What's a banker to do? The outlook for interest rates is anything but clear, and bankers' recent unsavory experiences with rates have them highly tentative about investment strategy. Earlier this year, a number of banks were caught napping when money tightened and interest rates rose. They may have become accustomed to a gentle environment: February's action was the first tightening of money since 1989, and in 1993, money policy had been consistently accommodative.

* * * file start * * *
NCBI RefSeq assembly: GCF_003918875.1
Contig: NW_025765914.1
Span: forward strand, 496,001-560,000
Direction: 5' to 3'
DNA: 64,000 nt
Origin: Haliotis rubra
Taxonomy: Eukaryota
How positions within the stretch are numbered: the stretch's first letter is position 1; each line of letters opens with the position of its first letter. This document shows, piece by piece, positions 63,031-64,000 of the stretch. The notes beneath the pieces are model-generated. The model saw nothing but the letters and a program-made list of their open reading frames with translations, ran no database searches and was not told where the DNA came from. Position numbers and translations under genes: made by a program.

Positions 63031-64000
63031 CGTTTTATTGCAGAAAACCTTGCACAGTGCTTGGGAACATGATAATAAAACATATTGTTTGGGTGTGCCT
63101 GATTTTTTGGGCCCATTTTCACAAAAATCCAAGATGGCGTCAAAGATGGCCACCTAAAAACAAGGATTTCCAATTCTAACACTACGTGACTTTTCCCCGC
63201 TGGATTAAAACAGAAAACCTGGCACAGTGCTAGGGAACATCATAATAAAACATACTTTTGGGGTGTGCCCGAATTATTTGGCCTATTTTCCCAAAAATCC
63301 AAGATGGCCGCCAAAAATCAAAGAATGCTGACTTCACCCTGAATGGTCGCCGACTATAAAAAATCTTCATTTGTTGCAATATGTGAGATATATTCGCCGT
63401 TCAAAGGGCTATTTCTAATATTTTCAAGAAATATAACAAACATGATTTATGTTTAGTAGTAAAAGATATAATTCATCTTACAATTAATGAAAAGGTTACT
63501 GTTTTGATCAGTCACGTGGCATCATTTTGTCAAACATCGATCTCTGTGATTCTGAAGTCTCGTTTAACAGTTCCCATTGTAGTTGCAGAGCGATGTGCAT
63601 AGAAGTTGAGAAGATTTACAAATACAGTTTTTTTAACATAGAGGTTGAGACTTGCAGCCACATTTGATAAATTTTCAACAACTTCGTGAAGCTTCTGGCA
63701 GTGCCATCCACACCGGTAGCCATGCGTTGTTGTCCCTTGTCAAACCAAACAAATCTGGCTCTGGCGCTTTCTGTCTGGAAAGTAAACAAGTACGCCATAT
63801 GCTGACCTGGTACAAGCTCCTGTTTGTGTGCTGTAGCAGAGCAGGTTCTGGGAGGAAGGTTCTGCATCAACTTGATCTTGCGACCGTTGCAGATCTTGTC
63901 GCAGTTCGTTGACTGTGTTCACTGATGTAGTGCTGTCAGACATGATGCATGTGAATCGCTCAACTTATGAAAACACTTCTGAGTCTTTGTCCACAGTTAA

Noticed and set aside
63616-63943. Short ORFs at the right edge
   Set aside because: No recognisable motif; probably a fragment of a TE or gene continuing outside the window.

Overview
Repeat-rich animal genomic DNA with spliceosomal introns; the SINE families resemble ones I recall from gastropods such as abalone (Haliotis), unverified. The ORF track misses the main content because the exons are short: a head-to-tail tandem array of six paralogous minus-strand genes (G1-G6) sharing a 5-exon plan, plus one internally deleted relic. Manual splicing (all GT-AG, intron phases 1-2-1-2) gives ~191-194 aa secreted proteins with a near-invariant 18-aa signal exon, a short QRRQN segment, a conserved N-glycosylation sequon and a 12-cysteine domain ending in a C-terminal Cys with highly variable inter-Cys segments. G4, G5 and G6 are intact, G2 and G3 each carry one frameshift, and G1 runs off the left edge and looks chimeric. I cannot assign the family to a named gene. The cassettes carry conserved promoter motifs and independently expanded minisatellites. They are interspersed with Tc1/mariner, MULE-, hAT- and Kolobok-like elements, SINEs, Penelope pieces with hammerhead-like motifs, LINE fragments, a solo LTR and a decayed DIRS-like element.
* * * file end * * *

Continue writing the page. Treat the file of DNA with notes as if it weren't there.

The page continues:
Some bankers will tell you that the timing could not have been worse, because brand new accounting rules made rising interest rates especially costly. The rule, Financing Accounting Standard 115, compelled many banks for the first time to deduct from their capital accounts the unrealized bond portfolio losses caused by rising rates. Also, mounting rates shut down lucrative mortgage refinancing activity and ravaged the values of certain mortgage-backed security holdings.